mTORC1 and strength – Unlike AMPK, mTORC1 is not activated by endurance exercise. Instead, this enzyme is turned on following resistance exercise. In fact, the activity of this enzyme is the best marker for muscle growth and strength improvement discovered to date. In every animal tested, from mice to humans, mTORC1 activity following a single bout of exercise is the best predictor of muscle hypertrophy and improved strength (figure 2). Not only does the activity of mTORC1 correlate with improved strength – when this enzyme is blocked by the drug rapamycin, muscle doesn’t grow in response to a normal growth stimulus.

Figure 2

So, we know that mTORC1 is required for muscle growth and increased strength, but you are probably now wondering what it does. In order for our muscles to grow bigger and stronger, we need to increase how much protein we make within our muscles. This is where mTORC1 comes in. This enzyme controls muscle size and strength by regulating protein synthesis. Following resistance exercise, mTORC1 activity is increased and as a result there is an increase in protein synthesis that makes muscles bigger and stronger. From these data, strength coaches should have as their goal maximal activation of mTORC1 when looking to improve an athlete’s strength.

Many strength coaches and athletes are already doing this unwittingly, by taking amino acids. The reason that this helps increase strength is that, like resistance exercise, amino acids – especially the branched-chain amino acids, such as leucine – activate mTORC1. Consequently, coordinating amino-acid supplementation and resistance exercise results in greater mTORC1 activation and therefore greater improvements in strength.

If amino acids can increase muscle size and strength, why not take supplements to maintain high amino acids at all time? The reason that this doesn’t work is that mTORC1 has a self-braking mechanism. What this means is that if amino acids are sustained at high levels in the blood for too long, mTORC1 and protein synthesis are shut off. Therefore, it is the timing of the amino acids and not the total amount that is the key.

Another way to activate mTORC1 is through growth factors like insulin and insulin-like growth factor (IGF-1). Insulin and IGF-1 can both directly activate mTORC1 and indirectly activate mTORC1 by increasing the uptake of amino acids. This is why the IOC has banned insulin and IGF-1 as performance-enhancing drugs. However, diet can be used to legally increase insulin, simply by adding some carbohydrate to any amino-acid supplement that an athlete takes. Coordinating this supplement with resistance exercise can increase mTORC1 activation and, as a result, strength.

The concurrent training effect

Many athletes and coaches will tell you that if you train for endurance and strength together improvements in performance are slower than if you train for one alone. This phenomenon is called the ‘concurrent training effect’ (see figure 3). It is here that molecular exercise physiologists are beginning to contribute to training efficiency.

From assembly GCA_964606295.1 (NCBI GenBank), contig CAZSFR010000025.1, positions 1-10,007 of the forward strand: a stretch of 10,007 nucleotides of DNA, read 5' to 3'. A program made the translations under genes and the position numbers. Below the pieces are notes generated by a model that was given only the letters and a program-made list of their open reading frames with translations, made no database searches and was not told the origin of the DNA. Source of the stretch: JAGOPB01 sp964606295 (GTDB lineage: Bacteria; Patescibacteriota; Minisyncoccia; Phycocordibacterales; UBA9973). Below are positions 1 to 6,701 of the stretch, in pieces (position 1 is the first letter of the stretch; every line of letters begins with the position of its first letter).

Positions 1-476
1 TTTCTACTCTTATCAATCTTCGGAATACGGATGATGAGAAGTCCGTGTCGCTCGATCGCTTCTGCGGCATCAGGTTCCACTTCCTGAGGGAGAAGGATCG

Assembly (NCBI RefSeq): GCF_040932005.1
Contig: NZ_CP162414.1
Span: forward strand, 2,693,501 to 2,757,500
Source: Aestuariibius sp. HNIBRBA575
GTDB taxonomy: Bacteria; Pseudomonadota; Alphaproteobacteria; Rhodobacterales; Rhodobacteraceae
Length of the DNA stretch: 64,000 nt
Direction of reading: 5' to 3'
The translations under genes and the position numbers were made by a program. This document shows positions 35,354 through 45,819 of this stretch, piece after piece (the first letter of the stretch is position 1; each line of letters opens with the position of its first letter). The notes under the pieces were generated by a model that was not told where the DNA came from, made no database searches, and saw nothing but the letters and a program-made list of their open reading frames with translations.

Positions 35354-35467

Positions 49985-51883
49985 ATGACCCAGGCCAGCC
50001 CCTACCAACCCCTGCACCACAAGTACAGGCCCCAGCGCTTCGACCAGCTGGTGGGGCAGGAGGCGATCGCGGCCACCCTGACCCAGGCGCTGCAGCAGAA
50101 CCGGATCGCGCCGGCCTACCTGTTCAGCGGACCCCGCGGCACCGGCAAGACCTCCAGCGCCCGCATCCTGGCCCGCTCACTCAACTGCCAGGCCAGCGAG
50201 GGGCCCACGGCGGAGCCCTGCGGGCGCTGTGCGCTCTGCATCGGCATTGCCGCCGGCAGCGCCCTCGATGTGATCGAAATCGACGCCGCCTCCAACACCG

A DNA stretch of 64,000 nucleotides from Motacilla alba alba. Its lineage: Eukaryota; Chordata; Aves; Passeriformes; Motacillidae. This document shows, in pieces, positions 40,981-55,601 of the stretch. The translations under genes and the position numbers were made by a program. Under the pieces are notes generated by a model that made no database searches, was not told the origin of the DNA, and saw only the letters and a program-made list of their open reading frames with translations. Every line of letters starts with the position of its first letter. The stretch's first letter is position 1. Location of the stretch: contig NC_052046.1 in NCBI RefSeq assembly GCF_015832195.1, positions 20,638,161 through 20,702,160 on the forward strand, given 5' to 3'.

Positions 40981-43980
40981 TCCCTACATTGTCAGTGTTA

Figure 3

As we have already discussed, AMPK leads to improved endurance and mTORC1 increases strength. So you might be asking: if two different enzymes have evolved to enhance two different aspects of fitness, why is it difficult to increase both simultaneously? The answer lies in the fact that AMPK can block the activation of mTORC1. What this means is that, in our genes, there is a block to improving both our endurance and our muscle mass and strength at the same time. This will come as no surprise to many coaches and athletes who already know that endurance training tends to prevent strength gains.This genetic interaction almost certainly developed hundreds of thousands of years ago as we evolved to move over great distances to hunt for food. These long trips not only found the food that kept us alive, but also decreased the amount of muscle we had and, as a result, the amount of fuel we needed to consume. Today, when having enough food is not a concern, we are still fighting against the way we evolved eons ago.

Dynamics of enzyme activation

In order to overcome this genetic limitation and train for both endurance and strength, we need to understand a little more about how the two enzymes in question work. As described above, AMPK is turned on during exercise, but it is rapidly turned off when we refuel. This is because it senses the amount of glycogen in the muscle, as well as the metabolic state of the muscle. When these return to normal, AMPK turns off.

On the other hand, mTORC1 isn’t turned on during exercise, but rather during the recovery phase from resistance exercise. The maximal activation of this enzyme occurs between 30 minutes and six hours, but can be maintained a full 24 hours, after a single bout of resistance exercise. The correlation between mTORC1 and strength gains occurs both at 30 minutes and six hours after training, suggesting that it is important to have mTORC1 active for a long time, in order for it to influence muscle strength.